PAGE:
Public sector employment under Labour, the Coalition and the current government
As we get used to writing “2017” on our letters, one of the fundamentals of UK politics hasn’t changed since (at least) 2010: Labour isn’t trusted on the economy. This seems to be as stubborn a public perception as belief in Conservative economic incompetence was for 15 years after the 1992 “Black Wednesday” ejection from the Exchange Rate Mechanism. I think that one of the key elements of the attitudes to Labour’s record is fundamentally wrong: the 1997 – 2010 government didn’t cause the recession by over-spending on public services.
Of course, the TUC isn’t affiliated to any political party, but I worry about the impact on public policy of this perception. The notion that we’re where we are because of a public spending binge is what justifies the belief that we need the “cure” of austerity.
Every so often you’ll hear right-wing commentators and politicians claim that the last Labour government should be condemned for reckless spending, creating unnecessary public sector jobs.
The notion that the UK government could cause a global recession – or, as Angela Eagle once put it, that we had “a recession and a banking crisis in 38 countries because [Labour] spent too much on schools and hospitals” – is ludicrous of course. But a slightly more sophisticated version of the argument notes that the recession hit the UK harder than other countries (which at least is arguable). This line of argument continues that this was because the then government “didn’t fix the roof when the sun was shining” (which isn’t).
I can’t help wondering whether the people who claim all this noticed what was actually going on in the 2000s. Didn’t they notice the Gershon Review of the public sector in 2003-4? Or the 2004 Budget? Or the 2005 Budget? All three underlined the then-Labour government’s desire to keep a lid on the number of people employed by the State.
Measuring public sector employment isn’t as easy as you might think. So far this century, banks have been brought in to the public sector, some have been taken out again, along with the Royal Mail and many FE colleges have been re-classified as private sector. At the same time, the size of the workforce has been growing and, until the recession, so was GDP; the number of public sector jobs would have risen under a government that was trying neither to shrink nor to increase the relative position of the public sector in the labour market. There’s a series of data for the proportion of the labour market taken by public sector employment, using definitions that take account of the movements in and out of the public sector, and I think that’s the best measure to use for this comparison:
I should add that you get a very similar picture if you look at the number of public sector workers instead of the proportion of the workforce. Labour was given office in 1997 by an electorate that was tired of deteriorating services and was willing to pay a moderate price to improve them. That willingness was limited and Labour had decided to prove it understood that by promising to stick to Conservative spending plans for its first two years of government. Trust in politicians was already in decline, so Labour wanted to prove its promises could be relied on and stuck to this, even though the previous Conservative Chancellor openly admitted he would not have done so, had he been returned to Number 11. Substantial extra spending on services did not begin till 1999, and did not feed through to numbers of jobs till the 21st century. The extra money, and extra jobs, were widely accepted as necessary to save services on the point of collapse. By late 2004, the share of the workforce in the public sector was more than a percentage point higher.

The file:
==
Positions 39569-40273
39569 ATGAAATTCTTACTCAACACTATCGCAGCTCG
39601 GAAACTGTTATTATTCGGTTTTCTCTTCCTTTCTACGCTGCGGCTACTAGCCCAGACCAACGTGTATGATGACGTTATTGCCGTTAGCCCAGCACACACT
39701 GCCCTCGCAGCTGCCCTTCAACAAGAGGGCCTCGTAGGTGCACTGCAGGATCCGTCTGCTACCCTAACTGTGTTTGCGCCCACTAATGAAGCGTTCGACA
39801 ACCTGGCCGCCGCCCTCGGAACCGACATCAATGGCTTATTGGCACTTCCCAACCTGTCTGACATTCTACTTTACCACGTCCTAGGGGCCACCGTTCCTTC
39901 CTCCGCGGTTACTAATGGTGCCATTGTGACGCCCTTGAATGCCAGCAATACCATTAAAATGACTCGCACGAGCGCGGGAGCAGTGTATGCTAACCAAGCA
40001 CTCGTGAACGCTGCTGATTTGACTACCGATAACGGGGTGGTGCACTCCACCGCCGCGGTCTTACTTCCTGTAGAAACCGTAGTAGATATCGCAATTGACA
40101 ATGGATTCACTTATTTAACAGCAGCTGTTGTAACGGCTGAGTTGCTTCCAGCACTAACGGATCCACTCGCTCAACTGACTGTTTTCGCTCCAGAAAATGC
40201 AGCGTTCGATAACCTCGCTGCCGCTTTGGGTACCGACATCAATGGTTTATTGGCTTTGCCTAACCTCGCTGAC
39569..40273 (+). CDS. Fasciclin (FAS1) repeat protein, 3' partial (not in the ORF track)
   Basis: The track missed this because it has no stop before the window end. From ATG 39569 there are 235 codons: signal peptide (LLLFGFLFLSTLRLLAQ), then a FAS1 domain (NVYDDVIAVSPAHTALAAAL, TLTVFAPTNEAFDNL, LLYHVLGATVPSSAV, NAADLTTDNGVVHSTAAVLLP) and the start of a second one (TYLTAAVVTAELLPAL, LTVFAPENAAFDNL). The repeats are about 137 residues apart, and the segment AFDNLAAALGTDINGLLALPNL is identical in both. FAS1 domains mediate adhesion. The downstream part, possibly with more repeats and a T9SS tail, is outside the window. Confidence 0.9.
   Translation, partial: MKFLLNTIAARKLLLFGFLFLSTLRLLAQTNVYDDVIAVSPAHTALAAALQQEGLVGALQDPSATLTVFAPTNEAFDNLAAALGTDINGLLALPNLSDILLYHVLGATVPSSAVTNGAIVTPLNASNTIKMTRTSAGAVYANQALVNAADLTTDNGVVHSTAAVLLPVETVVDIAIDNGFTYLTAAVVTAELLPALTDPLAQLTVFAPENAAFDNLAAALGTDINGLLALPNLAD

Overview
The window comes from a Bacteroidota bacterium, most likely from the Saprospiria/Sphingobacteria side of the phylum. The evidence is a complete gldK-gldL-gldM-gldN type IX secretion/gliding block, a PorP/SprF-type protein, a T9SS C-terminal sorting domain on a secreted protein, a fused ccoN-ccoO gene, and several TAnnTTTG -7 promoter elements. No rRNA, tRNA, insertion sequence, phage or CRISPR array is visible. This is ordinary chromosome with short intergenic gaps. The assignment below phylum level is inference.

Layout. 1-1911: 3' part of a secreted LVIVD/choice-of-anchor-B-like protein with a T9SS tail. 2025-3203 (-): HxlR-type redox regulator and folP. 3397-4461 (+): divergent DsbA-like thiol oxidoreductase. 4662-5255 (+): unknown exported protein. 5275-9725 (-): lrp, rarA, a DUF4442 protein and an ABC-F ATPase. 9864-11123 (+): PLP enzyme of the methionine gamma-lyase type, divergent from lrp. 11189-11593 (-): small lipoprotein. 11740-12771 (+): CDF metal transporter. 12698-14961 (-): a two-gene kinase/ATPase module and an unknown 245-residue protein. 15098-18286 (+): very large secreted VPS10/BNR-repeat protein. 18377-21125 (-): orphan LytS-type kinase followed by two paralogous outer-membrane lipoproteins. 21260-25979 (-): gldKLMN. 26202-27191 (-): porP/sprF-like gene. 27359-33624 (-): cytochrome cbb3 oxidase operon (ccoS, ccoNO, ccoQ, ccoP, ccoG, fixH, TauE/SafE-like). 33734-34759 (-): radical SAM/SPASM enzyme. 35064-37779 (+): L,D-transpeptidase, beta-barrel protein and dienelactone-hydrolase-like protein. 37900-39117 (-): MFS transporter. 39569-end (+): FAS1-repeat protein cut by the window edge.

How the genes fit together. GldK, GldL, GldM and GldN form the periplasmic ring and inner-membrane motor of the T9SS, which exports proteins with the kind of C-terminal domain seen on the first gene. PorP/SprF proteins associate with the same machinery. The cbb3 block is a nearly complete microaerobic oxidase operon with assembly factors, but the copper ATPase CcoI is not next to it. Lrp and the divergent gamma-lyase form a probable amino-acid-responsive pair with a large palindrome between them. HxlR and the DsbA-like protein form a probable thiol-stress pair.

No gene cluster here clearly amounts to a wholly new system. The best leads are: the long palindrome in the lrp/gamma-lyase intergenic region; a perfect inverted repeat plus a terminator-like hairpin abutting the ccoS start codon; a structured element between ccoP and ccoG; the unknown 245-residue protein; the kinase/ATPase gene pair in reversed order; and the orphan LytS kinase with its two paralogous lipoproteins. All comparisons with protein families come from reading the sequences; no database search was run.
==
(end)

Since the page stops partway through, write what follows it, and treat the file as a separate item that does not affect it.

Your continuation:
But, from 2004 on, the share of total employment accounted for by the public sector stopped growing and then began to fall. By early 2008 it was just 0.3 points higher than in 1999; indeed, the falling share since 2010 can be seen as the continuation of the pre-2008 trend. The big question is how you interpret the second peak in the chart. At the TUC we’d say that rising public sector employment was a consequence of the fiscal policy that helped us get through the recession in reasonable shape, without it, unemployment would now be higher and wages lower. George Osborne famously described “returning to 1970s Keynesian demand management” as “a cruise missile aimed at the heart of a recovery”; the next chart shows what happened to the economy when the cruise missile was called back:
GDP growth, which had been accelerating since 2009, started to slow down within six months of the summer 2010 Budget.
A much more reasonable critical evaluation of the then government’s policies was that they were based on a failed economic model: that City financial services would continue to boom, and their taxes would continue to enable the government to pay for the services and redistribution needed to compensate for that model’s malign social effects. When that assumption proved false, public sector receipts shrank rapidly and produced a substantial deficit:
Up till the recession hit, government spending wasn’t dramatically out of line with government income, but the recession (which would have cut government income in any case) dealt a harder blow to finance than to other industries. At the same time, spending on the ‘automatic stabilisers’ (especially benefits) and anti-recessionary fiscal policies rose very quickly.
The government’s error wasn’t to have spent too much or employed too many teaching assistants and PCSOs, but to have based its strategy on the assumption that the City’s day in the sun wasn’t going to end any time soon. This was a serious error, but it was one made by all the mainstream political parties, opposition as well as government.